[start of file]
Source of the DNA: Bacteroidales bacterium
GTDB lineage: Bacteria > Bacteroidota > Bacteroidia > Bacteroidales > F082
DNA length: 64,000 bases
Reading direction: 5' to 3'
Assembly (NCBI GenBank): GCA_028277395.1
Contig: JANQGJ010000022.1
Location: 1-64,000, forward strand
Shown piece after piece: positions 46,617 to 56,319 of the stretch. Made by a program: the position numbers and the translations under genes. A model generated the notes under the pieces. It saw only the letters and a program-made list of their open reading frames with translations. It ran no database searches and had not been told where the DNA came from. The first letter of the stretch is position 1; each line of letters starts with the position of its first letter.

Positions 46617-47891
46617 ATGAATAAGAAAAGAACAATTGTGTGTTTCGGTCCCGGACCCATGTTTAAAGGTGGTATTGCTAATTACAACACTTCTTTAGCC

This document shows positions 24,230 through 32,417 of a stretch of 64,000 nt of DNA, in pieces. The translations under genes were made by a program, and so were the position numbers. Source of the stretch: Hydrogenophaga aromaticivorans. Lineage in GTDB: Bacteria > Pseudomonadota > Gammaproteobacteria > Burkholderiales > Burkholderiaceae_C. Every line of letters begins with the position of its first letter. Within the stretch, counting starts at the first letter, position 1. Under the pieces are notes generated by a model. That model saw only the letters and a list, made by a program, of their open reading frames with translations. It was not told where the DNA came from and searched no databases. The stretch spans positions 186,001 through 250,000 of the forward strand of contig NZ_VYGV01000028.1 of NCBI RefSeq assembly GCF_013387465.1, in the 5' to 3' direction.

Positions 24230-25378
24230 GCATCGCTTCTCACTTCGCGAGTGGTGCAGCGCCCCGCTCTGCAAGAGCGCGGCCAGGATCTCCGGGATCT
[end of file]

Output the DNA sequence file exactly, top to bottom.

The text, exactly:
Source of the DNA: Bacteroidales bacterium
GTDB lineage: Bacteria > Bacteroidota > Bacteroidia > Bacteroidales > F082
DNA length: 64,000 bases
Reading direction: 5' to 3'
Assembly (NCBI GenBank): GCA_028277395.1
Contig: JANQGJ010000022.1
Location: 1-64,000, forward strand
Shown piece after piece: positions 46,617 to 56,319 of the stretch. Made by a program: the position numbers and the translations under genes. A model generated the notes under the pieces. It saw only the letters and a program-made list of their open reading frames with translations. It ran no database searches and had not been told where the DNA came from. The first letter of the stretch is position 1; each line of letters starts with the position of its first letter.

Positions 46617-47891
46617 ATGAATAAGAAAAGAACAATTGTGTGTTTCGGTCCCGGACCCATGTTTAAAGGTGGTATTGCTAATTACAACACTTCTTTAGCC

This document shows positions 24,230 through 32,417 of a stretch of 64,000 nt of DNA, in pieces. The translations under genes were made by a program, and so were the position numbers. Source of the stretch: Hydrogenophaga aromaticivorans. Lineage in GTDB: Bacteria > Pseudomonadota > Gammaproteobacteria > Burkholderiales > Burkholderiaceae_C. Every line of letters begins with the position of its first letter. Within the stretch, counting starts at the first letter, position 1. Under the pieces are notes generated by a model. That model saw only the letters and a list, made by a program, of their open reading frames with translations. It was not told where the DNA came from and searched no databases. The stretch spans positions 186,001 through 250,000 of the forward strand of contig NZ_VYGV01000028.1 of NCBI RefSeq assembly GCF_013387465.1, in the 5' to 3' direction.

Positions 24230-25378
24230 GCATCGCTTCTCACTTCGCGAGTGGTGCAGCGCCCCGCTCTGCAAGAGCGCGGCCAGGATCTCCGGGATCT